The Chevrolet Bolt is under the microscope at the National Highway Traffic Safety Administration (NHTSA), after three models of the EV suffered similar fire damage. Although the cause of the fire is not yet known, the agency noted that the fire damage appears to be concentrated in the car's battery compartment.
Fires have been reported on 2017, 2018 and 2019 Bolt models, and all three exhibited a similar burn pattern on or around the rear seats. NHTSA issued a statement explaining that the fires apparently began in the battery compartment before spreading to the passenger compartment; they did not start inside the passenger compartment.
The complaints made by customer provide more information about the problem. According to a March 2019 report, owners of a 2018 Bolt parked their vehicle in their garage at approximately 3:45 p.m. and connected it to a Level 2 terminal. They were warned by a passerby that the car was on fire around 5:00 p.m. Several neighbouring homes had to be evacuated and firefighters spent about three hours putting out the fire. The homeowners reported smoke inhalation injuries, again according to the NHTSA release, and had to hire a professional to clean their home. They added that the rear compartment was "apparently burning from the inside, in the area of the battery cells.
Chevrolet sent two engineers to inspect the Level 2 charger, and then purchased the Bolt from the insurance company. Nothing has been made public so far.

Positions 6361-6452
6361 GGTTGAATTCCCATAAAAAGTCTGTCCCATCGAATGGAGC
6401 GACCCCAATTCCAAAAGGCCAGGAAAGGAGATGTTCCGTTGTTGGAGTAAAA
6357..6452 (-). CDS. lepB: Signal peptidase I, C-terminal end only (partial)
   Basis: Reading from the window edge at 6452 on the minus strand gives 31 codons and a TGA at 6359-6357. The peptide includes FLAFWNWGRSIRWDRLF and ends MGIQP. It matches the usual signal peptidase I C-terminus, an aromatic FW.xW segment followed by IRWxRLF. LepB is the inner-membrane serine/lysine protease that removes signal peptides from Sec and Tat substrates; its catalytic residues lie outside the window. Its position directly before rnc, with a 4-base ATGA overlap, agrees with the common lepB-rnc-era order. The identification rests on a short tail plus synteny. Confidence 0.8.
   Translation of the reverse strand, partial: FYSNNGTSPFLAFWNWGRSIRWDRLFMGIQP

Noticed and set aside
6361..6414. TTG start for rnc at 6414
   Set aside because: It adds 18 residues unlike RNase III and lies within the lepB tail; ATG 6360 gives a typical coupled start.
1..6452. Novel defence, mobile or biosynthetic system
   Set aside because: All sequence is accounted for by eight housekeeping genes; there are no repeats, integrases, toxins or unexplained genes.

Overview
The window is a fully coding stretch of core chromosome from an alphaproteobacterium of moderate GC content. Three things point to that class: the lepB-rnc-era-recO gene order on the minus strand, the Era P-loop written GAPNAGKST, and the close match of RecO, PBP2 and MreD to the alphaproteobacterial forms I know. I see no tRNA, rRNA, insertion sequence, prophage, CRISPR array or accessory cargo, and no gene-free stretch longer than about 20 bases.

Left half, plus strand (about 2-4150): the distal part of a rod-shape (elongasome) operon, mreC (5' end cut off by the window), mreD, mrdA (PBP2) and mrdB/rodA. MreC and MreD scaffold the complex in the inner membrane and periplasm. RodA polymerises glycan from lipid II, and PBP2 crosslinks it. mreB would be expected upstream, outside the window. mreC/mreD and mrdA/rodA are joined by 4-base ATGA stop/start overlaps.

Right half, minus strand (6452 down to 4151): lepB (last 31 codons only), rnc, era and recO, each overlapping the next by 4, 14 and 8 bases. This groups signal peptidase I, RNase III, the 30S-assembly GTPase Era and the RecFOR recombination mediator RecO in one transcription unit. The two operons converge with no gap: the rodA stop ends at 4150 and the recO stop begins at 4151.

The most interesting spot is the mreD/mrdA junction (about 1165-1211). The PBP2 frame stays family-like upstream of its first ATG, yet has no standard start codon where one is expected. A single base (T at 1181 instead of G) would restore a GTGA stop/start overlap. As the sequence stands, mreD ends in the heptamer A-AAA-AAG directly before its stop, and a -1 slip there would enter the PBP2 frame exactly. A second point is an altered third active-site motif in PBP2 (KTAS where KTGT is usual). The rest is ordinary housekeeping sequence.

Filed in July 2020, the second complaint tells a story that’s different in one key respect: the Bolt was not plugged in. In this case, the owners of a 2019 Bolt drove away from their home with the vehicle fully charged, and 20 km or so later they parked and turned off the car, which reportedly caught fire about 20 minutes later. Firefighters spent an hour putting out the fire, left and were called back when the Bolt caught fire again. The car was then towed to the Chevrolet dealership where a fire broke out for a third and final time. Again, the flames came from the back seat. No injuries were reported and the owner noted that no warning signs appeared on the dashboard.
Details of the third case are not available.
NHTSA's investigation is designed to assess the extent, frequency, circumstances and safety implications of the suspected fires. Depending on what it finds, NHTSA will either close the investigation (which would likely mean that the fires were isolated incidents not related to a manufacturing defect) or press on. The agency noted that that nearly 78,000 units of the Bolt built between the 2017 and 2020 model years could be affected by an eventual recall.
We will, of course, update this news when more information on this situation becomes available.